Death was constantly on my father s impaired mind. He wished to die several years before the fact. He said so, frankly, when he could word his thoughts. He was more than ready, he’d had a long full life, and he deplored his diminished state. In his lucid moments, he was sorely aware of his mental confusion, and by turns irate, agitated, sad, frightened, humiliated, and apologetic about the brandnew and frustrating stupidity that massive memory losses imposed on a formerly sharp-witted person. Somewhere inside the tangles and plaques in his brain, somewhere he could not reach handily or at all, was the man he used to be: astute, courteous, unassuming, shorttempered, firmly fair and square, a bon vivant with a zest for pranks and a gift for friendship, dutiful, a voracious reader, a should-havebeen scientist quietly miserable in the family diamond business, multilingual, an intrepid traveler with often- told tales from far and wide. We tried to remind him, and ourselves, ofthat worldly person by asking for stories from his deep past, cuing him with pertinent words or phrases: Jo’burg, Pelikaanstraat, Kuala Lumpur, Madame X. in Rio, the Savoy Grill in London, bicycling in Knokke. His memory’s inventory control system worked on a last- in, first-out plan; when he talked about people and events in places he had been a half century or longer ago, his search for words was less labored, and his sentences were whole and cogent enough, though not always sequential. He could usually be distracted from regrets about his confusion by his own yarns, but his anger was harder to deflect. Chocolate bars and ice cream calmed him, sometimes. We were lucky, we knew, his Alzheimer s wasn’t explosive or clamorous or restlessly hyperactive, his behavior was only occasionally chaotic, and only during the early years of his cognitive decline.
The burden of caring for a dementing person at home fell chiefly on my mother’s elderly shoulders. Live-in help gave her brief daily respites from the constant effort and vigilance that burden demands, but did not begin to lighten it emotionally. Even so, she would not put my father into an institution of any kind, although she didn’t have the satisfaction of knowing that he knew he was home. He was utterly and intractably convinced that he lived in a hotel, an amazingly exact replica of the apartment that he and my mother had occupied for almost all of their years in America. The view of Central Park was the same, he admitted as we wheeled his chair around the apartment to show him that it was home, the rooms were identical in size and layout, the furniture was the same, yes, those were his clothes in the closets and bureaus, but the place was definitely not home: “You can’t fool me, goddammit!”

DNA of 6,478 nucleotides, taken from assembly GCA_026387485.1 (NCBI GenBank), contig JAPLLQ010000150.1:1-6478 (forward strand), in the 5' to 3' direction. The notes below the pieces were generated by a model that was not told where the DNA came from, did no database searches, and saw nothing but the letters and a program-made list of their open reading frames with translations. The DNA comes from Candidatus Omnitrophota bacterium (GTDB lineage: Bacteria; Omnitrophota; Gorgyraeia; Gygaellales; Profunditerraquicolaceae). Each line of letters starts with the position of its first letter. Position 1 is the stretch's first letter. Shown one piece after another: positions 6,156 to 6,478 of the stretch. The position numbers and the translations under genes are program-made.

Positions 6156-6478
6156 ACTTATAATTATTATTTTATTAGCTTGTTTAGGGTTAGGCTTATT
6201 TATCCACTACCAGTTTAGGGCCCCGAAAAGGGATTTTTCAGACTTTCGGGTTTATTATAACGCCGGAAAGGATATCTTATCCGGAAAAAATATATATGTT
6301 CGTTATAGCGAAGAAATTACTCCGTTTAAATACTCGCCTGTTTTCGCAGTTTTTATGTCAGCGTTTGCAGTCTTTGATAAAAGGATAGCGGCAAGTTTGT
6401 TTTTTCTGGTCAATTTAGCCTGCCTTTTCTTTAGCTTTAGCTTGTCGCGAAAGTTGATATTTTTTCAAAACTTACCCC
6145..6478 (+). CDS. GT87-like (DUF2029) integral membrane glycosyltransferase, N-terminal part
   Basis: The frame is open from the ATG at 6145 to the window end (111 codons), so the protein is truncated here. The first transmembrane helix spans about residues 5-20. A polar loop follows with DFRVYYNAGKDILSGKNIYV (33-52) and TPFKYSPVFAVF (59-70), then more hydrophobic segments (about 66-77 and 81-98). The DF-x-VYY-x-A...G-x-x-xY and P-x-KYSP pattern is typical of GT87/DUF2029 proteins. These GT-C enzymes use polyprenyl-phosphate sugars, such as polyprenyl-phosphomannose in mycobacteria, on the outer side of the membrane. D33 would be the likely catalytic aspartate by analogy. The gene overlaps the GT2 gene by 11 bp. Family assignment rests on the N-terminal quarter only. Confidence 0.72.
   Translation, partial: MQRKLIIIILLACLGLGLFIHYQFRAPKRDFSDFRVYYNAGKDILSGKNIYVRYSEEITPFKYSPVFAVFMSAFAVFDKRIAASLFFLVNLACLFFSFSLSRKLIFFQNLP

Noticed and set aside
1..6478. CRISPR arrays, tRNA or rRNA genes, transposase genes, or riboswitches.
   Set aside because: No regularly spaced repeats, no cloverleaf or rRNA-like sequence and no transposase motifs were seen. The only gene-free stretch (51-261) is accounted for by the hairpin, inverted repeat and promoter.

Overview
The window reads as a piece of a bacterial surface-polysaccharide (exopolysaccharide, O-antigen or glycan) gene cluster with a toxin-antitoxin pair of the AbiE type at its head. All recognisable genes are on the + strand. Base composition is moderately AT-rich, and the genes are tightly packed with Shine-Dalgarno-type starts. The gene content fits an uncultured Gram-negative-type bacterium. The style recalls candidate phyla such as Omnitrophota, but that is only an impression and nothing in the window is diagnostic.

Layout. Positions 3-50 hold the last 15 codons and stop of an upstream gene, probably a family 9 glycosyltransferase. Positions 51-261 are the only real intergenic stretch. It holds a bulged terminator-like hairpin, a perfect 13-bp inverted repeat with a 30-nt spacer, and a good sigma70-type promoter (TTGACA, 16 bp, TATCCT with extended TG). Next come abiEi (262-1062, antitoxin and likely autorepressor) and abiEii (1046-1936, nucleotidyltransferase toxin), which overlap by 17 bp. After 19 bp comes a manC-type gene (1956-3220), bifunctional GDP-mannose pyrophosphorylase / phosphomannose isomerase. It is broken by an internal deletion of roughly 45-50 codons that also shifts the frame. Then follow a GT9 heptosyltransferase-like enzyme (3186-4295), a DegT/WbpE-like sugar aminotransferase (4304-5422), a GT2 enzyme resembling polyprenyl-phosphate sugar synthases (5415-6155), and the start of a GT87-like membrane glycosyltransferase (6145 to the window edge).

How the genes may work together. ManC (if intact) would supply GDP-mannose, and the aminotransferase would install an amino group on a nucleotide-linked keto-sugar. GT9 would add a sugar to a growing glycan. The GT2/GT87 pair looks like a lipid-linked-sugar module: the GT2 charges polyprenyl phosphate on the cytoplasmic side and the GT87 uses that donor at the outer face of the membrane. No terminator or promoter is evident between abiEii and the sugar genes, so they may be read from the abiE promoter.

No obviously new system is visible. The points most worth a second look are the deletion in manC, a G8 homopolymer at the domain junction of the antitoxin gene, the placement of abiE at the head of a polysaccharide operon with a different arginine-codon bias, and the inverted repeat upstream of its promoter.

The hotel was in various locations, always at some unspecified distance from New York, and even in bright daylight my father was acutely anxious about getting home before dark. When he had the words, he begged us for money, “a couple of twenties, don’t be a piker,” for a taxi to take him home. You are home, we said, trust us, you’re already where you want to be, you don’t need a taxi. He couldn’t believe us, his delusion was unshakable. We gave him the money anyway, in dollar bills, thinking that a wad of cash in his pocket might make him feel he was still independent, in charge of his acts and thoughts and finances. He promptly gave the money away, to the doormen, to people he saw on the streets when he was wheeled outdoors on nice days, to anyone who happened to cross his habitually generous path.
Long-standing habits die hard. His love of reading outlasted his ability to make sense of words on paper. Now my father read books and magazines upside down as often as not. Or he pored over the Manhattan telephone directory, one torn-out page at a time, randomly searching for names he might recognize and jot on a note for our future use, the names of friends and business acquaintances who should be informed of his death when it occurred so they would not miss his funeral. He had attended many of their funerals, we sometimes reminded him; it didn’t seem right to us, mentioning those deaths, reducing the crowd he expected and deserved to have at his funeral service.